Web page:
The acting is shocking, the plot has drive-thru size holes and the characterisation is appalling yet I found this movie oddly entertaining.
Stuart Townsend camps it up as Lestat, a 18th century French nobleman now a present day Marilyn Manson style rock star. He is very beautiful and moves like a vampire. I found him strangely alluring despite his hammy accent and near constant mugging at the camera. It amuses me greatly that Stuart Townsend left the set of smash hit LOTR: TFOTR after creative differences and ended up on this disaster movie. Vincent Perez plays his maker Maurius just as camp and there are some amusing exchanges between the two vamps. I particularly enjoyed the scenes where they sit in front of the mammoth billboard of Lestat and a discussion they have about late twentieth century fashion. But this is where it unclear whether the director and writers is taking the film seriously. The actors clearly are not. This is truly demonstrated by the casting of Aliliyah. Although she looks the part as Akasha, the mother of all vampires she gives a performance that is wooden at best. It reminded me of a school play, not least because she looks like a child at a costume party. I am a fan of Anne Rice and I believe she offered to write the screenplay for this film and was turned down. That, I think is a clear statement that this was to be a departure from the original Interview with the Vampire: The Vampire Chronicles, which boasts the talents of Brad Pitt and a bizarrely unrecognisable Tom Cruise as Lestat. Townsend's Lestat is different from Cruise's but no less valid. (Cruise was pretty hammy too.) But then Anne Rice did create Lestat as a mass of contradictions. Queen of the Damned's visual design is lavish but lacks the sumptuousness of Neil Jordan's production. The special effects are good although they sometimes feel out of place. Despite all these failings there is still something I liked about the film. I could easily watch it again. Credit is due to Paul McGann as David Talbot for managing to keep a straight face. I didn't.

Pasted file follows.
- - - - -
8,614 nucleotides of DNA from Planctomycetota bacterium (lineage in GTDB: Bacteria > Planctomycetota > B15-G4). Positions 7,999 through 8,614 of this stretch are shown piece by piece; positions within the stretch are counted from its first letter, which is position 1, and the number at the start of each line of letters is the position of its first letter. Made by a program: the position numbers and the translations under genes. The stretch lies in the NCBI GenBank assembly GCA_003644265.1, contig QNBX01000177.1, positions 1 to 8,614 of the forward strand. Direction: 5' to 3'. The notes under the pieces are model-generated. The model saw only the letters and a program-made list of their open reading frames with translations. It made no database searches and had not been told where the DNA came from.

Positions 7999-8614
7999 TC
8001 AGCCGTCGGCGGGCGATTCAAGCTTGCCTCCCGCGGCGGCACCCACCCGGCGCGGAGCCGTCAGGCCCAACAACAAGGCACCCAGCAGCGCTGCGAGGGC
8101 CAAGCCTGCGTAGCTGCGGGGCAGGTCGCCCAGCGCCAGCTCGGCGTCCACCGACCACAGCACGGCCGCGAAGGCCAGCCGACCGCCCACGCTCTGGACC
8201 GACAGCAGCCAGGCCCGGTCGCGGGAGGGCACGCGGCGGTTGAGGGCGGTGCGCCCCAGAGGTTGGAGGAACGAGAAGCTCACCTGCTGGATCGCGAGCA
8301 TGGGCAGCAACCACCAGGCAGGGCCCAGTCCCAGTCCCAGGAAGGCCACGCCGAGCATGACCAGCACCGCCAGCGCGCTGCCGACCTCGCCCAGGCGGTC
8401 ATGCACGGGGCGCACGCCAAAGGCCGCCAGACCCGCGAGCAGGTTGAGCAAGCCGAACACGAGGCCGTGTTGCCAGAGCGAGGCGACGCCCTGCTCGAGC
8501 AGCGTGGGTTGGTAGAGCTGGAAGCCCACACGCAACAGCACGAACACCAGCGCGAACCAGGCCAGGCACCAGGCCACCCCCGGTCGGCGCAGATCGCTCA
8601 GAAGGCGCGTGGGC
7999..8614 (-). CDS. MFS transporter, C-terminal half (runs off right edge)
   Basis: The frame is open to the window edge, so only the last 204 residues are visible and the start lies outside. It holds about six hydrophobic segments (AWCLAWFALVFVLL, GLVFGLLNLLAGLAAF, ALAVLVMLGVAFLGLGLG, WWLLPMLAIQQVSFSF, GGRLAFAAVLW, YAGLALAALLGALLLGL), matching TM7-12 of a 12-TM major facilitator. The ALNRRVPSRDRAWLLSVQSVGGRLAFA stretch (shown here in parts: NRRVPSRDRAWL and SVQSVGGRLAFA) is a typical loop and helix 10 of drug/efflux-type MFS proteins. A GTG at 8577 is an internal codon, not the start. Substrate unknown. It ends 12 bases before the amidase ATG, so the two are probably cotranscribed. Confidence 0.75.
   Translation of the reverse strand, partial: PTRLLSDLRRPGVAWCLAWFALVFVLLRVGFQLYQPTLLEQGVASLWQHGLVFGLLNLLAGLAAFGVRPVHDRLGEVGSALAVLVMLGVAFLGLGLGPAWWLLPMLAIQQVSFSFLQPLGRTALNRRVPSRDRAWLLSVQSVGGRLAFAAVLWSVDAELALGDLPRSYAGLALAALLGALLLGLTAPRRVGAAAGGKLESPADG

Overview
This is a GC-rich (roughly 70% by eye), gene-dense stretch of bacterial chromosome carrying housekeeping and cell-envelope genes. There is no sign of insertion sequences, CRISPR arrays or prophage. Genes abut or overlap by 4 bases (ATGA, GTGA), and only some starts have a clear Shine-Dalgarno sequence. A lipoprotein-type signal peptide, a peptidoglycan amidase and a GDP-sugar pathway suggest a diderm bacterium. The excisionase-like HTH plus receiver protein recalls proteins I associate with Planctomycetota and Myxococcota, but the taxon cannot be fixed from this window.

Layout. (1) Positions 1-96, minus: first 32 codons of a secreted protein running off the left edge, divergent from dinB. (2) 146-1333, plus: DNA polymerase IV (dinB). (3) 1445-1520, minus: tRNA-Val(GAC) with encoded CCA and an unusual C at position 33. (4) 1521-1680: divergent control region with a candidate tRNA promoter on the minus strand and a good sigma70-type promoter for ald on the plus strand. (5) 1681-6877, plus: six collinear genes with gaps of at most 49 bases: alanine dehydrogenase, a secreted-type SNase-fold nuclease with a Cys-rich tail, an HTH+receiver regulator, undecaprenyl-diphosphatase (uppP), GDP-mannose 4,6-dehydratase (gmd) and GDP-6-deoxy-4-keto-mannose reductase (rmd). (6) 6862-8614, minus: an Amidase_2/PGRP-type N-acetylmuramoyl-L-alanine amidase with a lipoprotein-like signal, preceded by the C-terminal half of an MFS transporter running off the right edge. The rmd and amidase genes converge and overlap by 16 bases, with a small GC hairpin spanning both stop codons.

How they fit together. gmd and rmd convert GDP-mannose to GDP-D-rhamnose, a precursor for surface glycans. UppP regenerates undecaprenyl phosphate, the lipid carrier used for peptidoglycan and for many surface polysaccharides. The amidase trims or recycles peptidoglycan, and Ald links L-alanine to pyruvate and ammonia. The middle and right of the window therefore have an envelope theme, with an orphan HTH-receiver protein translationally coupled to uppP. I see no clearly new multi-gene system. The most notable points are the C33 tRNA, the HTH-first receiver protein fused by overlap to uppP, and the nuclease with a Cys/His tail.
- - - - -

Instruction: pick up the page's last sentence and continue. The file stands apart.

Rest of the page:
In my opinion Kevin Spacey was born to play this part. But then I always say that about him.
This is an exceptional performance by Mr Spacey as a man in a psychiatric ward who claims to be from the planet K PAX, one thousand light years from earth. Jeff Bridges gives what is tantamount to a good supporting performance as the doctor trying to save his patient from his delusions to the detriment of his own family life.
An excellent supporting cast give a fair and accurate portrayal of life in a Psychiatric institution. It is nice to see such a place portrayed without the need to show the usual heavy-handed orderlies manhandling patients and uncaring nurses injecting patients with tranquillisers at the first sign of trouble.
The film opens with the character Prot helping a woman who has been attacked in a train station. From that opening scene Spacey gives Prot an unearthly quality. From the childlike innocence of each new discovery the audience travels the journey with him. Spacey's Prot is smug, occasionally arrogant and almost Christ-like but his effect on his fellow patients is what captures the imagination. It's a funny, engrossing yet poignant film, which leaves you feeling both charmed and horrified.
I went to see this movie for research purposes only. The Farrelly Brothers are not normally my cup of tea. As a woman of similar proportions to Rosemary in the film I was interested to see how the previously grossly insensitive directors would treat the subject of obesity and 'inner beauty'. I have to say having seen the film and am hopelessly divided on my feelings for it. Half of me feels they were still poking fun at fat people (furniture collapsing, big splashes in the swimming pool etc.) and yet it seems the sentiment is in fact altruistic. Hal is shallow and not particularly physically attractive but is described as having hopelessly high standards when it comes to women. He will only approach very attractive women and as a result is often knocked back.